If someone were to ask you what Christmas means, you probably would explain that it is the celebration of the birth of Jesus; and most people would likely agree with you. But (fasten your seat belts!), according to the gospel of John, neither you nor most people would be precisely ‘on target.’ More accurately, Christmas is the celebration of the incarnation of God into a human life: especially the life of Jesus, thereby making him a source of light and guidance for the world. But when Jesus told us that we, also, are the light of the world, he seems to be referring to the fact that incarnation (God’s living in and working through a person) is a reality that is not limited only to himself. Incarnation is a possibility for every one of us!
I once fidgeted through a tedious Christmas sermon that the minister had entitled ‘Light from the Manger.’ The essence of the message was that Jesus, from the moment of conception, was fully and completely God instead of his becoming godly; Jesus had nothing to do with it, nothing to learn, no decisions to make, no process of development to experience. Is that what the writer of the gospel of John said? No. The text states simply that ‘the Word became flesh and lived among us.’ It doesn’t say when godliness became a part of Jesus and it doesn’t explain how. It doesn’t indicate whether his ‘becoming’ godly was immediate and instantaneous or whether it was a process of development. However, one of the other gospel writers does. He indicated that the way in which Jesus became godly was the result of a developmental process: Jesus ‘grew in wisdom and in stature and in favor with God and with people.’ Don’t miss the emphasis here: ‘Jesus grew…in favor with God!’ That gospel writer’s assessment of the way in which Jesus became godly, the manner in which the incarnation occurred, is an extremely important insight.
If Jesus needed to grow into spiritual maturity, then, presumably, so do we. So the message of Christmas is not just the good news of God’s entering and working through the life of Jesus; it’s the marvelous possibility of God’s entering the lives of people such as ourselves throughout human history! But the realization of that possibility depends upon our openness to its happening, our willingness and desire for it to take place. Jesus seemed to indicate that his growth process was the result of his own openness and desire for it to happen. Remember the words he is reported to have said: ‘It is my meat (my very nourishment) to do the will of the Father.’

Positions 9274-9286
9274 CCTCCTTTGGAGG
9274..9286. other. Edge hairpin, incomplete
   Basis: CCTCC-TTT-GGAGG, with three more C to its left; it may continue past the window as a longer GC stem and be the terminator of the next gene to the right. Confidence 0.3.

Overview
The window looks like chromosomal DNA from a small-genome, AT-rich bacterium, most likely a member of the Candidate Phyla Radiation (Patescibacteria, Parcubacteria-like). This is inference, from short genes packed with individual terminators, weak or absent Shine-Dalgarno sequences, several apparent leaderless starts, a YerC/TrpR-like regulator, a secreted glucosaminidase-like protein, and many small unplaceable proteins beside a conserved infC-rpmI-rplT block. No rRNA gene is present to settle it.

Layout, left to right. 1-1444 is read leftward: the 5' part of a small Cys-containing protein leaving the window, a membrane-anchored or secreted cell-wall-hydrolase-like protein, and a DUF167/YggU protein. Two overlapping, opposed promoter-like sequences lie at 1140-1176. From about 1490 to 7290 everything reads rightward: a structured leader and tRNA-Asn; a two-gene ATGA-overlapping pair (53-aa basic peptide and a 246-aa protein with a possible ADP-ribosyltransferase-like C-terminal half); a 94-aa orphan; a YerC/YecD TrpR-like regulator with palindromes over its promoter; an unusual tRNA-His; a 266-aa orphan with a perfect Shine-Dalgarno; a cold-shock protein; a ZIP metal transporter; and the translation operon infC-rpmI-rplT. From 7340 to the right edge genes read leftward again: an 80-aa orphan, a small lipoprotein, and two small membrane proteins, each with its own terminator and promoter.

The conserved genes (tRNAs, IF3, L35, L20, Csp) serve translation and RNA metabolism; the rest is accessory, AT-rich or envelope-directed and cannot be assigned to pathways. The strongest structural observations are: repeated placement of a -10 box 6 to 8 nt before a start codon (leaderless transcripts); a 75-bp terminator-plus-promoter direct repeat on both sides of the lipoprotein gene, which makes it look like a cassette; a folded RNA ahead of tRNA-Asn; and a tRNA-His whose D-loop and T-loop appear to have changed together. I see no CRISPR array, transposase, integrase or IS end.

So the Christmas message of incarnation, God’s entering and working through the life of Jesus, places the spotlight first on him, but then the spotlight is turned in our direction! ‘Follow me,’ he seems to have said repeatedly: follow me with a spirit of openness and a keen desire to let that same Christmas miracle happen within you!
But what specifically does it mean to ‘follow’ Jesus and progressively to grow and develop spiritually as did he? How specifically does the metaphor of God’s incarnation, God’s becoming enfleshed in our humanity, take place? I understand Jesus’ invitation to ‘follow’ him to mean our adopting the values that he lived and taught, allowing those values to osmose into the totality of our being, to become the very essence of who and what we are. And that, of course, is a transformative process marked by continual, meaningful development toward maturity. Ultimately, all of the values that Jesus taught were simply expressions of love, seeking the highest good of one’s self and others, a lifestyle that Jesus said was the fulfillment of every law and every prophetic teaching. That, basically, is what it means for God to become incarnated in us, to ‘live’ in us.
So, this Christmas season, let us remember that it is not just a birth that we celebrate. Births are occurring everywhere, all the time, and those births may or may not ultimately make a huge positive difference as did the birth of Jesus and that of the founders of the other great religions of the world. That which makes a huge positive difference is when the reality of incarnation also progressively happens, not just in Jesus, but in us, as well.
The testimony of the Christmas message is that the incarnation did happen in Jesus, and that it is something wonderful to contemplate. But if it is not happening in us as well, of what value is the incarnation of Jesus to us personally? An ancient poet answered:
If Jesus in Bethlehem a thousand times
be born, but not in us,
it avails us nothing.
That which we call Christmas has indeed happened in Jesus; but the important, more personal question is: Is incarnation in the process of happening in us? And, if so, in what ways? And, finally, in what ways do spiritual values need still to be incarnated in our lives for the Christmas reality to come more fully in us? As that marvelous, transformative process occurs progressively, the joy of a truly authentic Christmas really comes!
Dr. John C. Whatley III, Senior Pastor
Community Church of the Midlands
Columbia, South Carolina